Sheikh KafumbaKonneh Is Dead
By Roland M. Mulbah
Sheikh KafumbaKonneh, Chairman of the National Muslim Council of Liberia has died at age 71.
Family sources informed the The INQUIRER that the Muslim leader died yesterday, July 20, 2015 at about 5:00 P.M. at his home in Topoe Village, Gardnersville outside Monrovia. Family sources also hinted that the late religious leader died after suffering from a brief finger infection.
Musa Bility, former Chairman of the National Mandingo Caucus of Liberia also President of the Liberia Football Association (LFA), speaking at the home of the deceased, intimated that the esteemed Sheikh will be accorded State Funeral today at the Antoinette Tubman Stadium in central Monrovia beginning at 12:00 noon and his body will later be interred thereafter on the same day in Liberia.
Some institutions and individuals expected to pay tributes at today’s funeral include the National Muslim Council of Liberia, the Liberia Council of Churches, the Legislature, the Chief Justice, Citizens of Nimba County, Inter-Faith and the Liberian Government through President Ellen Johnson Sirleaf. Some Muslim leaders at the home of the late Sheikh KafumbaKonneh yesterday expressed grief over the passing of the religious leader.
Ibrahim Al-bakriNyei, former President of the National Muslim Students Association of Liberia described the passing of Sheikh KafumbaKonneh as a great loss to the Liberian nation. “He was a champion of peace and religious coexistence in Liberia. He dedicated his life not just to lead the Muslims, but also ensured that Liberia be peaceful and it’s people united. He was a religious leader with high morale who provided both religious and political leadership particularly in mediating warring factions during the height of the civil war. Liberia has lost a great assist,” the youth leader who could not hold back his tears concluded.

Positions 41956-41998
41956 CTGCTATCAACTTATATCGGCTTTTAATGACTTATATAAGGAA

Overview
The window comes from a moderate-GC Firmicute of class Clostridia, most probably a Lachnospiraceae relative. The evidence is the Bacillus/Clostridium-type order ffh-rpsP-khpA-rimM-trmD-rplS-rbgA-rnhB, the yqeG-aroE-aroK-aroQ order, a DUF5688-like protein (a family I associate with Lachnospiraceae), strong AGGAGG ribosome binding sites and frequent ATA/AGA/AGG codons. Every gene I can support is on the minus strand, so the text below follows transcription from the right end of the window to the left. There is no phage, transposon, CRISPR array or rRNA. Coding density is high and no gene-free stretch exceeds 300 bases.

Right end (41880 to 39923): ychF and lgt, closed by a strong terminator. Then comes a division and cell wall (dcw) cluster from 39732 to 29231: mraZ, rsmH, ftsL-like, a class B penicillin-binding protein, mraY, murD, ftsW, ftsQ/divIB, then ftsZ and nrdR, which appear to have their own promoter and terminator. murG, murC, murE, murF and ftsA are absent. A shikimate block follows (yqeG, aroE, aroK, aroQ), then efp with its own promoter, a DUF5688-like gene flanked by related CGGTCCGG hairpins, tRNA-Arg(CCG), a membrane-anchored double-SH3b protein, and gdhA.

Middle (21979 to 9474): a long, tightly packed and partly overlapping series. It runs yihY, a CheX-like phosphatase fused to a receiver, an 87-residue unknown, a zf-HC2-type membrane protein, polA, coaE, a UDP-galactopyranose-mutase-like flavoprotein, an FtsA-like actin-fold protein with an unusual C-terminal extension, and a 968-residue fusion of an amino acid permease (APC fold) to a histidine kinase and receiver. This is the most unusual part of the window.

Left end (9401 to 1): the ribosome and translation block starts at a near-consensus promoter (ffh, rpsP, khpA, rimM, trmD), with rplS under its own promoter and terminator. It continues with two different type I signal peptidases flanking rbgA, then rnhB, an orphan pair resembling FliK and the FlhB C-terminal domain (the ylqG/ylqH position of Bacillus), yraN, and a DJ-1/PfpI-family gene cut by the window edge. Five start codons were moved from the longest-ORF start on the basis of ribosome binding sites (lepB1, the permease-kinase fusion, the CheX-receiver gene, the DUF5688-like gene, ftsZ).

Musa Bility, former Chairman of the National Mandingo Caucus described the late Sheikh KafumbaKonneh as a legend and peaceful leader who will be missed by everyone.
Montserrado County District#5 Representative, SekouKonneh described his death as a big gap in the Liberian society and noted that the late Konneh served both Christians and Muslims who brought peace to Liberia.
The late Konneh was a Liberian Muslim Authority who had a long record of conflict resolution and peace-building efforts throughout the major civil and military conflicts in Liberia. In addition to his theological (Al-Islamic) achievement, the Sheikh studied secular law through apprenticeship.
He held several positions in the civil service, including Justice of the Peace, Associate Stipendiary Magistrate and County Commissioner in Nimba County, his birthplace. He also served as Secretary-General and Managing Director of the Liberian Muslim Union in addition to serving as Secretary-General and National Chairman of the National Muslim Council of Liberia.
The late Konneh served as head of the Interreligious Council of Liberia, a group comprising Christians and Muslims. He also served as Chairman of the Muslim Council of Liberia. A vocal Muslim Cleric, Sheikh Konneh was best known for speaking out on crucial national issues in Liberia.
Like the late Archbishop Michael K. Francis, Sheikh Konneh was considered as a voice of the voiceless in the Liberian society. He was one of the prominent sons of Liberia.